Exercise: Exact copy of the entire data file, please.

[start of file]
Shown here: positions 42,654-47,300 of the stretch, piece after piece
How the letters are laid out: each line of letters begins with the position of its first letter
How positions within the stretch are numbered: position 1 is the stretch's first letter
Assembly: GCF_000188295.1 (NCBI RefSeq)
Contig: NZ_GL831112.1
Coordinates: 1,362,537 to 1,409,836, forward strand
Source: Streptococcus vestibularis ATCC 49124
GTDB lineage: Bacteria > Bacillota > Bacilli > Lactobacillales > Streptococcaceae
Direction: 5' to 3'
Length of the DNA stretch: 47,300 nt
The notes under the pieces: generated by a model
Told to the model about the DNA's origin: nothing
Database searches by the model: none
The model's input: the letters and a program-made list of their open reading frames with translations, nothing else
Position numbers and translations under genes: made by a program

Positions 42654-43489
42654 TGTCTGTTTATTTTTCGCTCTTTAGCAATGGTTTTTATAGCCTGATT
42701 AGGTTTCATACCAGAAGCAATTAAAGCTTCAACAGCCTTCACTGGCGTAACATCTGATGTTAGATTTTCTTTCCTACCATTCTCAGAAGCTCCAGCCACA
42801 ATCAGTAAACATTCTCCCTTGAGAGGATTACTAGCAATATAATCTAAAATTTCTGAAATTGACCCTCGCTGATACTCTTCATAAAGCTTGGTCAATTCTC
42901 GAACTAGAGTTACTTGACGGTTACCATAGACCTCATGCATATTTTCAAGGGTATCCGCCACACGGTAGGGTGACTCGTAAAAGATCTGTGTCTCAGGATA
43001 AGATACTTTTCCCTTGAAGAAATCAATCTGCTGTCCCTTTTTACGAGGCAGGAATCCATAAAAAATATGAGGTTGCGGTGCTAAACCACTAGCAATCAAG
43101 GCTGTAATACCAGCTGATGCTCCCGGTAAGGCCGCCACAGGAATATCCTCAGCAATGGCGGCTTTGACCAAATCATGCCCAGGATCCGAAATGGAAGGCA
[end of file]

Shown here: positions 42,654-47,300 of the stretch, piece after piece
How the letters are laid out: each line of letters begins with the position of its first letter
How positions within the stretch are numbered: position 1 is the stretch's first letter
Assembly: GCF_000188295.1 (NCBI RefSeq)
Contig: NZ_GL831112.1
Coordinates: 1,362,537 to 1,409,836, forward strand
Source: Streptococcus vestibularis ATCC 49124
GTDB lineage: Bacteria > Bacillota > Bacilli > Lactobacillales > Streptococcaceae
Direction: 5' to 3'
Length of the DNA stretch: 47,300 nt
The notes under the pieces: generated by a model
Told to the model about the DNA's origin: nothing
Database searches by the model: none
The model's input: the letters and a program-made list of their open reading frames with translations, nothing else
Position numbers and translations under genes: made by a program

Positions 42654-43489
42654 TGTCTGTTTATTTTTCGCTCTTTAGCAATGGTTTTTATAGCCTGATT
42701 AGGTTTCATACCAGAAGCAATTAAAGCTTCAACAGCCTTCACTGGCGTAACATCTGATGTTAGATTTTCTTTCCTACCATTCTCAGAAGCTCCAGCCACA
42801 ATCAGTAAACATTCTCCCTTGAGAGGATTACTAGCAATATAATCTAAAATTTCTGAAATTGACCCTCGCTGATACTCTTCATAAAGCTTGGTCAATTCTC
42901 GAACTAGAGTTACTTGACGGTTACCATAGACCTCATGCATATTTTCAAGGGTATCCGCCACACGGTAGGGTGACTCGTAAAAGATCTGTGTCTCAGGATA
43001 AGATACTTTTCCCTTGAAGAAATCAATCTGCTGTCCCTTTTTACGAGGCAGGAATCCATAAAAAATATGAGGTTGCGGTGCTAAACCACTAGCAATCAAG
43101 GCTGTAATACCAGCTGATGCTCCCGGTAAGGCCGCCACAGGAATATCCTCAGCAATGGCGGCTTTGACCAAATCATGCCCAGGATCCGAAATGGAAGGCA